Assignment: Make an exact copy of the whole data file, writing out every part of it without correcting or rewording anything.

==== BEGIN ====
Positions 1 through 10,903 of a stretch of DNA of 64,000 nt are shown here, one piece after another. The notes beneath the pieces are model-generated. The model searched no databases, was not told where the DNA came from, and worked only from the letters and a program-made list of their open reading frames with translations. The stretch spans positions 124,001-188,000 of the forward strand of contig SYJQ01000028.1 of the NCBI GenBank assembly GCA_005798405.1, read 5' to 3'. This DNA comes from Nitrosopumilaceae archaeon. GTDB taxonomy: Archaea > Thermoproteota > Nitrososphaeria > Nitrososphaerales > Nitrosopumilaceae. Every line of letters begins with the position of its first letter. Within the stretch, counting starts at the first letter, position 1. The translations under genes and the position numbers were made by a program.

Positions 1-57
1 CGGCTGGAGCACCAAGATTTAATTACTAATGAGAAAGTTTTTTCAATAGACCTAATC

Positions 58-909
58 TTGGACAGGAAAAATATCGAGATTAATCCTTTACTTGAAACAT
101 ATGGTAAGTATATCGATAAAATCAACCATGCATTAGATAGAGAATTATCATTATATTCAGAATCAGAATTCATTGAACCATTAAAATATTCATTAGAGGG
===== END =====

Positions 1 through 10,903 of a stretch of DNA of 64,000 nt are shown here, one piece after another. The notes beneath the pieces are model-generated. The model searched no databases, was not told where the DNA came from, and worked only from the letters and a program-made list of their open reading frames with translations. The stretch spans positions 124,001-188,000 of the forward strand of contig SYJQ01000028.1 of the NCBI GenBank assembly GCA_005798405.1, read 5' to 3'. This DNA comes from Nitrosopumilaceae archaeon. GTDB taxonomy: Archaea > Thermoproteota > Nitrososphaeria > Nitrososphaerales > Nitrosopumilaceae. Every line of letters begins with the position of its first letter. Within the stretch, counting starts at the first letter, position 1. The translations under genes and the position numbers were made by a program.

Positions 1-57
1 CGGCTGGAGCACCAAGATTTAATTACTAATGAGAAAGTTTTTTCAATAGACCTAATC

Positions 58-909
58 TTGGACAGGAAAAATATCGAGATTAATCCTTTACTTGAAACAT
101 ATGGTAAGTATATCGATAAAATCAACCATGCATTAGATAGAGAATTATCATTATATTCAGAATCAGAATTCATTGAACCATTAAAATATTCATTAGAGGG